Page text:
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The Nitty-Grits-y: An Extremely Brief Crash-Course of Southern Jewish History

Posted on July 30th, 2015 by

“So the consensus is that Elizabeth just melted cheese into a box of cornmeal, right?” I addressed the table of laughing interns in the break room, making sure I was up to date with the debate over whether or not she actually prepared grits the night before, or some unknown mystery substance from a bulk package at the store– I’d missed some information after laughing too loudly. The giggles continued as Elizabeth tried to scowl at me, to which I retorted with “don’t worry, everyone makes mistakes!”

“NO, that’s not the final answer! We still haven’t gotten everyone’s opinion!” Elizabeth tries to hold onto her hope and her dignity as she passes the Tupperware container of chunky yellow quicksand to Tracie, our Projects Manager, and we beg for an expert opinion to settle the dispute.

Jewish Food? Coarse White Grits on Spoon

Jewish Food?

After almost an hour of the Great Grits Debacle of 2015, we interns were aware of our inability to differentiate grits from, apparently, everything else, which was as disappointing as it was inspiring. Intern Wrangler Rachel suggested we use this as a learning experience, to which I replied “challenge accepted” and began researching the intersection of two environments: that of grits, and that of Jews.

While the former seems to have a relatively specific point of origin: grits are a maize-based porridge, typically eaten at breakfast, and are of Native American origin.The word itself, “grits,” comes from the Old English “grytt,” meaning “coarse meal.” The latter, however, might not prove as easy to define. Honing such a skill for millennia, Jews have grown to be impressive shapeshifters, even assimilators, into whichever culture by which they find themselves surrounded. Especially in a country with such a variation of culture as America. As the early settlers started to expand down the Atlantic coast and further west, Jews began to do the same: in fact, two Jewish merchants from Virginia, Isaiah Isaacs and Jacob Cohen, were among the settlers commissioned by the government to explore areas of what is now Kentucky. But it wasn’t just Jews from more northern colonies and states wanderlusting over new places to live; when mass immigration from Europe commenced around the 19th century, waves of Jews from the Old Country claimed new Jewish-American beginnings in the South, accepting the challenge to thrive under the Confederacy, and they did. Personalities like Judah Benjamin, a lawyer and diplomat who, some argue, would come to be one of the most influential Jews in the Senate, began to pop up around the South, and Jews became such a part of the South that at 1800, Charleston had more Jews than any city in the States at that time, with a population of over a thousand Jews (it might not sound like much now, but it was a huge deal at the time!), and there is documentation of General Robert E. Lee, in responding to a rabbi in Virginia, turning down a request for Jewish soldiers to be able to honor the high holidays during the Civil War, citing that “neither you nor any other member of the Jewish congregation would wish to jeopardize a cause you have so much at heart by the withdrawal, even for a season, of a portion of its defenders.”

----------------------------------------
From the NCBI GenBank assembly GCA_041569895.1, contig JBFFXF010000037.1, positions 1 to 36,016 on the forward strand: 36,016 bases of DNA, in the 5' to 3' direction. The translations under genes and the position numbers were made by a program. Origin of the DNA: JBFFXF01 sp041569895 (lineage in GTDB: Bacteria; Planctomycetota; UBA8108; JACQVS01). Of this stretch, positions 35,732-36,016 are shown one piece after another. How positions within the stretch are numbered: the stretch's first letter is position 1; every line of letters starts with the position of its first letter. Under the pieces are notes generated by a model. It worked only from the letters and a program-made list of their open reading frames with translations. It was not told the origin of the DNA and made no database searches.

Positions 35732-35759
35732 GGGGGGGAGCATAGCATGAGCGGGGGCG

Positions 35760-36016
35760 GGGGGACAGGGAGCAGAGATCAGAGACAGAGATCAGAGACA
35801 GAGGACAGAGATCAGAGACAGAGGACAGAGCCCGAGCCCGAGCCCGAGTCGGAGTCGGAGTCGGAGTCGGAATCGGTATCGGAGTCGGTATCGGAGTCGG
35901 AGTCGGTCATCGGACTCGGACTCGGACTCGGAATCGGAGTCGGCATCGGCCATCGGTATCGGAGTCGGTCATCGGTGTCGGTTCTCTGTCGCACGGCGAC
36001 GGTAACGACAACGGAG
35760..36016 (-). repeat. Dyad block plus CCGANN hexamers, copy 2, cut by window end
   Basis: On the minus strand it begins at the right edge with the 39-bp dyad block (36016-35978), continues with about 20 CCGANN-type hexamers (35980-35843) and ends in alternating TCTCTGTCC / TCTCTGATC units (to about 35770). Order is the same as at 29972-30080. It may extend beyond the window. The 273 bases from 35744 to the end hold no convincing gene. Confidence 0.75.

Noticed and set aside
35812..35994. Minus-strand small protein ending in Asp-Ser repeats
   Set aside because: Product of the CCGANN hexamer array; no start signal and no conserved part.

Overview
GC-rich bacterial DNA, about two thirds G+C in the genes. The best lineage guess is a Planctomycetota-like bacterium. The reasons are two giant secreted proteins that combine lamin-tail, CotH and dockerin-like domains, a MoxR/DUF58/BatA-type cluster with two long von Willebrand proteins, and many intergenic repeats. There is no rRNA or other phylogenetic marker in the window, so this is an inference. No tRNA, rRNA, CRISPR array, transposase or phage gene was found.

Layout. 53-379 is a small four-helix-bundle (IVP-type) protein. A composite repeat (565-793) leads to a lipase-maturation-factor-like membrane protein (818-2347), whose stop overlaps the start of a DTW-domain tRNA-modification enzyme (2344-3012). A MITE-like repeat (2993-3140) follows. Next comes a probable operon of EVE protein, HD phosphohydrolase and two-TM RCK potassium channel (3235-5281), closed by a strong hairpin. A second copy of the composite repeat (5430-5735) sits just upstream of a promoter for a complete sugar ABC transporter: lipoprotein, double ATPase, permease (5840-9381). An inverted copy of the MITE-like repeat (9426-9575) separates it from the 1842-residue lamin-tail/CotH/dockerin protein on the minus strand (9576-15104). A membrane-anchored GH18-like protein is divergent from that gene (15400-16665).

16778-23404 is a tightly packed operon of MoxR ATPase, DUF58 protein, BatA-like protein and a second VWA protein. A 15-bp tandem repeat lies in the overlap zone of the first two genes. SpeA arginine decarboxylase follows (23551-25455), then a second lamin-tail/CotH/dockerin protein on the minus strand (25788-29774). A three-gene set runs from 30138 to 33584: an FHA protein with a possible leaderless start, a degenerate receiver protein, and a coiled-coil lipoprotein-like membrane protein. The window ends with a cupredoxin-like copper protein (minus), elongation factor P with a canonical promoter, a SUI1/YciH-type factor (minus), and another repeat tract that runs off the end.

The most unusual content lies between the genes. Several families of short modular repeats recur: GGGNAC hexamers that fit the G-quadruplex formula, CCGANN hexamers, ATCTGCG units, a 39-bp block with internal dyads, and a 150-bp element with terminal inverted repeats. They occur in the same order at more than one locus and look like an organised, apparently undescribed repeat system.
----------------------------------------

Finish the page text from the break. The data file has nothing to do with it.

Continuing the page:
The Jewish presence in the South has fluctuated in terms of exact numbers, but what hasn’t changed is our response to a new culture, and how we make it our own. So, whatever it was in that Tupperware container that Elizabeth brought from home, it definitely belongs in the JMM breakroom refrigerator.

Interested in finding out more about Southern Jewish life and food? Check out:

From Free Republic: A Tribe Apart: Jews of the American South

From NPR: Souther Jews Put Their Spin On Soul Food – interview with Marcie Ferris Cohen, author of “Matzah Ball Gumbo”

From Tablet Magazine: A TASTE OF THE JEWISH SOUTH: Jewish food festivals across the South by Joan Nathan.

Also from Tablet Magazine: Kosher Soul Food Brings Together African-American and Jewish Cuisine by Michael Twitty.

Southern Jewish Life Magazine

IMG_1605A blog post by Museum Intern Rachel Sweren. To read more posts by interns click HERE.

Posted in jewish museum of maryland




Breaking the Sound (and Cultural) Barrier

Posted on July 16th, 2015 by

Music has been prominent in my life as long as I can remember. My parents would blast Led Zeppelin, Yes, and Rush in through the speakers of our sensible navy-blue Honda Odyssey when I was a young kid, and when I’d jump out of the backseat, pull closed the sliding door, I’d walk into a preschool whose naptime soundtrack often was the light indie-beat of Sixpence None the Richer. As I got older, I’d beg for an hour before I started my homework after school to cultivate the perfect playlist, and the following day at school my friends and I would lean against the lockers like we’d seen cool kids do in the movies and synchronize our iPods so that we could sing together whatever Rihanna song we were listening to. And the more I learned about my own American-Jewish culture and the cultures of others, I took an interest in the music of a people, specifically my own people, and the equation of beats +melodies = connection.

A familiar melody

A familiar melody

Lately, at the JMM, with preparations for the upcoming Paul Simon: Words and Music exhibit and general immersion in American-Jewish news, I’ve found a surprising amount of Hava Nagila covers, whose performers run the gamut of cultural diversity. I’ve sifted through some of my favorites for your viewing pleasure, and in my humble opinion, they combine the the roots of the Jewish folk song itself with the rhythm of the traditions its performers cherish, giving the song a whole new meaning, but not one any less familiar or beautiful.